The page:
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Lesson Plans
Animal Adaptations
1st–2nd Grade
  • Explore the relationship between a bird’s beak and its ability to find food and survive.
Materials Needed


  1. Ask students, “Have you ever wondered why a turtle has a hard shell? Or why a chameleon can change colors to match its surroundings?”
  2. Explain that these are two examples of animal adaptations, or ways that animals change in order to survive in their environment.


  1. Tell students that you are going to learn about a variety of animal adaptations and how they help animals survive and thrive.
  2. Give each student a copy of each information card and read “Awesome Adaptations” aloud as students follow along. (You can also invite student volunteers to take turns reading the paragraphs aloud.)
  3. Ask the following questions to allow students to reflect on the passage:
    • What are some ways that animals keep from being eaten by other animals?
    • How is camouflage helpful for certain animals?
  4. Read “A Beak for Every Job” and ask students the following questions:
    • Can you describe the different beaks mentioned in the passage?
    • How are the different types of beaks useful to the different birds? What purposes do they serve?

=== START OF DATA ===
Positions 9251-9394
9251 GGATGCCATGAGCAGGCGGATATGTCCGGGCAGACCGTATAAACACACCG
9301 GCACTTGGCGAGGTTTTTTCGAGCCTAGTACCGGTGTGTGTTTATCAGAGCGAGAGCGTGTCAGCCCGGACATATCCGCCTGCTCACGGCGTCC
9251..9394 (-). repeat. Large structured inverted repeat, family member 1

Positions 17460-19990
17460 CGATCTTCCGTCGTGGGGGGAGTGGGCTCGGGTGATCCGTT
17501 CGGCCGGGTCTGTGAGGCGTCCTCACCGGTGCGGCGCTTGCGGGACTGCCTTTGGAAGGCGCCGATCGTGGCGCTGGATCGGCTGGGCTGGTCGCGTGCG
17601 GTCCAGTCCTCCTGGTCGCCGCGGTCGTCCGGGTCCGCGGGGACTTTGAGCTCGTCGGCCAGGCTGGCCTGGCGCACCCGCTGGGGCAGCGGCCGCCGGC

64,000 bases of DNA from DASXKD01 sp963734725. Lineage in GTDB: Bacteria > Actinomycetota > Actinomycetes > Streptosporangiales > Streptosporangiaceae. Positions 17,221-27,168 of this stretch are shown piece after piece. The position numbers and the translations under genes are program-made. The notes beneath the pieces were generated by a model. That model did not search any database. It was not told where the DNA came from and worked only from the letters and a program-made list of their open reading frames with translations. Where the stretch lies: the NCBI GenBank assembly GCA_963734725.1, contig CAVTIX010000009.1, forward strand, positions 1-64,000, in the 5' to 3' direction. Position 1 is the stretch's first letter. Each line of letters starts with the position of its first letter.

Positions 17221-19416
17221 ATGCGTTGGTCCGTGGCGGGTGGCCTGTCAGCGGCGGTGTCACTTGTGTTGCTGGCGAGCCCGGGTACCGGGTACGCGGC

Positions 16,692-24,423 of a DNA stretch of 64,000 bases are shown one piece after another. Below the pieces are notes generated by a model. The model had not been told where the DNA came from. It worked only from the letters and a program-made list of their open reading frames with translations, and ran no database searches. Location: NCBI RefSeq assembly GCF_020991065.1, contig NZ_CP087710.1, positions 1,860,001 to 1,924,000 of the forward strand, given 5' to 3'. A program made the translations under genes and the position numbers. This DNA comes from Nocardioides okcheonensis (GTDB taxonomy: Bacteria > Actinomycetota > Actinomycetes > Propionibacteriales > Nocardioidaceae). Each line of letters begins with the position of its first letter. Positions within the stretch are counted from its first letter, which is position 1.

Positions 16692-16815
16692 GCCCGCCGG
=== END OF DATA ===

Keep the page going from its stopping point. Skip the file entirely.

Guided Practice

  1. Tell students that, as a follow-up to reading “A Beak for Every Job,” they are going to conduct an experiment to determine what kind of beak is best for a particular purpose.
  2. Divide the class into small groups of three or four students. Give each group a plastic tray with a small amount of water, a spoon, a pair of tweezers, an eyedropper, and some plastic worms and fish.
  3. Explain that the tweezers represent a long, sharp beak used for digging and searching through mud; the eyedropper represents a long, thin beak used for sipping flower nectar; and the spoon represents a bucket-like beak used for scooping up fish.
  4. Give each student a copy of the activity card.
  5. Encourage students to work within their groups and take turns following the instructions on the activity card as you read each step aloud.
  6. Instruct students to record their observations in the chart.
  7. Invite students to share and discuss what they learned by conducting the experiment.

View the 1st–2nd Grade lesson plan. (Includes all printable materials.)
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